CRISPR–Cas systems provide adaptive immunity in bacteria and archaea. Although there are two main classes of CRISPR–Cas systems defined by gene content, interfering RNA biogenesis, and effector proteins, Type II systems have recently been exploited on a broad scale to develop next-generation genetic engineering and genome-editing tools. Conveniently, Type II systems are streamlined and rely on a single protein, Cas9, and a guide RNA molecule, comprised of a CRISPR RNA (crRNA) and transacting CRISPR RNA (tracrRNA), to achieve effective and programmable nucleic acid targeting and cleavage. Currently, most commercially available Cas9-based genome-editing tools use the CRISPR– Cas system from Streptococcus pyogenes (SpyCas9), although many orthogonal Type II systems are available for diverse and multiplexable genome engineering applications. Here, we discuss the biological significance of Type II CRISPR–Cas elements, including the tracrRNA, crRNA, Cas9, and protospacer- adjacent motif (PAM), and look at the native function of these elements to understand how they can be engineered, enhanced, and optimized for genome editing applications. Additionally, we discuss the basis for orthogonal Cas9 and guide RNA systems that would allow researchers to concurrently use multiple Cas9-based systems for different purposes. Understanding the native function of endogenous Type II CRISPR–Cas systems can lead to new Cas9 tool development to expand the genetic manipulation toolbox.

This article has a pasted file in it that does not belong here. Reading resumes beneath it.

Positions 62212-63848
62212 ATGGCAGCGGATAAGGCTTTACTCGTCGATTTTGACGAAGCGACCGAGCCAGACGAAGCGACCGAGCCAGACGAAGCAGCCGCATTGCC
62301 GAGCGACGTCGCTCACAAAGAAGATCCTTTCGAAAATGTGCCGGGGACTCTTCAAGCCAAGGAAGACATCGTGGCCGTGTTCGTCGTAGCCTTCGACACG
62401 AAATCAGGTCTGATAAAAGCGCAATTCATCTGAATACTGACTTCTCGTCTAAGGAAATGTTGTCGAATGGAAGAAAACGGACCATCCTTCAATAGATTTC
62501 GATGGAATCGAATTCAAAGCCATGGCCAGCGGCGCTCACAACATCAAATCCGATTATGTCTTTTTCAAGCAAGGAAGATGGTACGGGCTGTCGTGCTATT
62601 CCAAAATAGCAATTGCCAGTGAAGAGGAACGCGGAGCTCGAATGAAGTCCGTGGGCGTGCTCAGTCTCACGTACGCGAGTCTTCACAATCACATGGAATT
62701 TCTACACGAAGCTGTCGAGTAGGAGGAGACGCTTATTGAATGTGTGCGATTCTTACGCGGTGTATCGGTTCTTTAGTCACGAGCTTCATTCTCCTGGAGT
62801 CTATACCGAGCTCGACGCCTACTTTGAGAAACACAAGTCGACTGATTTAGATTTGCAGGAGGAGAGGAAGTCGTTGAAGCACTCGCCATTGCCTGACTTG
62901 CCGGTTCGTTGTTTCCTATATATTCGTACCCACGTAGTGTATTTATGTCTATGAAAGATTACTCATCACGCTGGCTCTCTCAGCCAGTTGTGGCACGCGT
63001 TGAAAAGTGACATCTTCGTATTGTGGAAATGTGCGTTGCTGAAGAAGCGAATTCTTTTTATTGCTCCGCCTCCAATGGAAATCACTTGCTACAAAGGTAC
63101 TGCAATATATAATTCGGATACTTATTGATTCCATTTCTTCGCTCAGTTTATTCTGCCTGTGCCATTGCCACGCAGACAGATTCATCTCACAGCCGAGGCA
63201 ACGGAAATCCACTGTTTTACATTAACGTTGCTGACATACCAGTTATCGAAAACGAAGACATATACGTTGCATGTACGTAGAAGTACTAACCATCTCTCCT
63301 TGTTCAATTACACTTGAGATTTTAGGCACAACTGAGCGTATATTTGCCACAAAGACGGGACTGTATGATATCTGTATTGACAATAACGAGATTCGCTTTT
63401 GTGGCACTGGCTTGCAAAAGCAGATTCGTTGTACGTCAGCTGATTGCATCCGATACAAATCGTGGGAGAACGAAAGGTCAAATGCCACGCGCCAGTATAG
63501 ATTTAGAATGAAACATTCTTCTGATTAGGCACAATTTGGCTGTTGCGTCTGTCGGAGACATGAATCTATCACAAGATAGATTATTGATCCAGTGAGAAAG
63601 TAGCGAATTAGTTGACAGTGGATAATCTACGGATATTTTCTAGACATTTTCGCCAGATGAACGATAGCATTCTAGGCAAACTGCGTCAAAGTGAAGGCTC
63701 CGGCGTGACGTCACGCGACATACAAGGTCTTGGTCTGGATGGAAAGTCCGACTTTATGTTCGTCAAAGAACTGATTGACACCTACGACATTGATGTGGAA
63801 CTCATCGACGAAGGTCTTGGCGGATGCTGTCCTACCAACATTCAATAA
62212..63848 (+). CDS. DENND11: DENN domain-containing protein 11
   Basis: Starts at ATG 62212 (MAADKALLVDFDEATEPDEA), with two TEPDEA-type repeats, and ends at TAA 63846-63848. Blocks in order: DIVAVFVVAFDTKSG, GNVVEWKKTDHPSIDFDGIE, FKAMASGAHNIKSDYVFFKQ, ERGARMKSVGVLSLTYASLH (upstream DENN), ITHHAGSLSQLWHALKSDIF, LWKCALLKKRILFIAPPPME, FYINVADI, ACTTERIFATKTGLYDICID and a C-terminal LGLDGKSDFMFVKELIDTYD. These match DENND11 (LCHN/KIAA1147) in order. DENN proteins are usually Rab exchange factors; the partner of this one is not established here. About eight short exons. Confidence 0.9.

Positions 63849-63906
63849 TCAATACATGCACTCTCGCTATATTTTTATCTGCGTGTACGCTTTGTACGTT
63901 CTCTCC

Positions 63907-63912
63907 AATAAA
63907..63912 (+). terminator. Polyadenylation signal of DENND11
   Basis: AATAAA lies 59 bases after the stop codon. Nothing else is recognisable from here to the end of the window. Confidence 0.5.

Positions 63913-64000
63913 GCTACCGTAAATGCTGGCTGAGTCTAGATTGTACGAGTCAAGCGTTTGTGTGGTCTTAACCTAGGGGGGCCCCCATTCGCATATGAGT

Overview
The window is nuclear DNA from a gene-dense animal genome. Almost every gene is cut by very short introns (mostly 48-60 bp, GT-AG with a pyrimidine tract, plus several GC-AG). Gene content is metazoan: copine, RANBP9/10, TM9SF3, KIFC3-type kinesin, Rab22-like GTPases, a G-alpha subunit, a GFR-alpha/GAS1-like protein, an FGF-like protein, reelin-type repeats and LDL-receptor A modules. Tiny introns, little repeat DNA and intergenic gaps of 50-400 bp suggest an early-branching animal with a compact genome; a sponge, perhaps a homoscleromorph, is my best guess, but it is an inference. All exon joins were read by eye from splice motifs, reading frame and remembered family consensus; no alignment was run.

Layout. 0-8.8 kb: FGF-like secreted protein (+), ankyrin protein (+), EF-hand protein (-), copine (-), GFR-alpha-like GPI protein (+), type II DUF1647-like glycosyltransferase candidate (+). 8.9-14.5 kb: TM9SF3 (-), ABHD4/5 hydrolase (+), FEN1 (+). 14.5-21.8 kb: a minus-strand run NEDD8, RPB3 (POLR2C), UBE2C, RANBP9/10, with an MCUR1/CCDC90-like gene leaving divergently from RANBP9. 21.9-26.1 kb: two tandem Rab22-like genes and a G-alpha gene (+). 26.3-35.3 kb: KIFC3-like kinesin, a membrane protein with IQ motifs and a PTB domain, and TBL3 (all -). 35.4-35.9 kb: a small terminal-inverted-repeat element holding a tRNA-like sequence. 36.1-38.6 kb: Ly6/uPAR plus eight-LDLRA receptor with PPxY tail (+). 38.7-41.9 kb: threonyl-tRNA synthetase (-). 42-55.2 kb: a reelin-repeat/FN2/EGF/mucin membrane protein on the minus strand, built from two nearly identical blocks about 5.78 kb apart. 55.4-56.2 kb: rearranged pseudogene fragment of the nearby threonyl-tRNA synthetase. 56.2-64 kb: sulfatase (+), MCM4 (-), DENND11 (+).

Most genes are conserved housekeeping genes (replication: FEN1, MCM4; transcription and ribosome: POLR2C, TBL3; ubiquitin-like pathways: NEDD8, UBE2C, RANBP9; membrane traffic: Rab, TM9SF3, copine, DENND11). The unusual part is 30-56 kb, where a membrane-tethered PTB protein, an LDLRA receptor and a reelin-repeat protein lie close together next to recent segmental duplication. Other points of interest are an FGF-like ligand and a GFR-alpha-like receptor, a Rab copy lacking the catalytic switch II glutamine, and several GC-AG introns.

All Science Journal Classification (ASJC) codes
- Biochemistry, Genetics and Molecular Biology(all)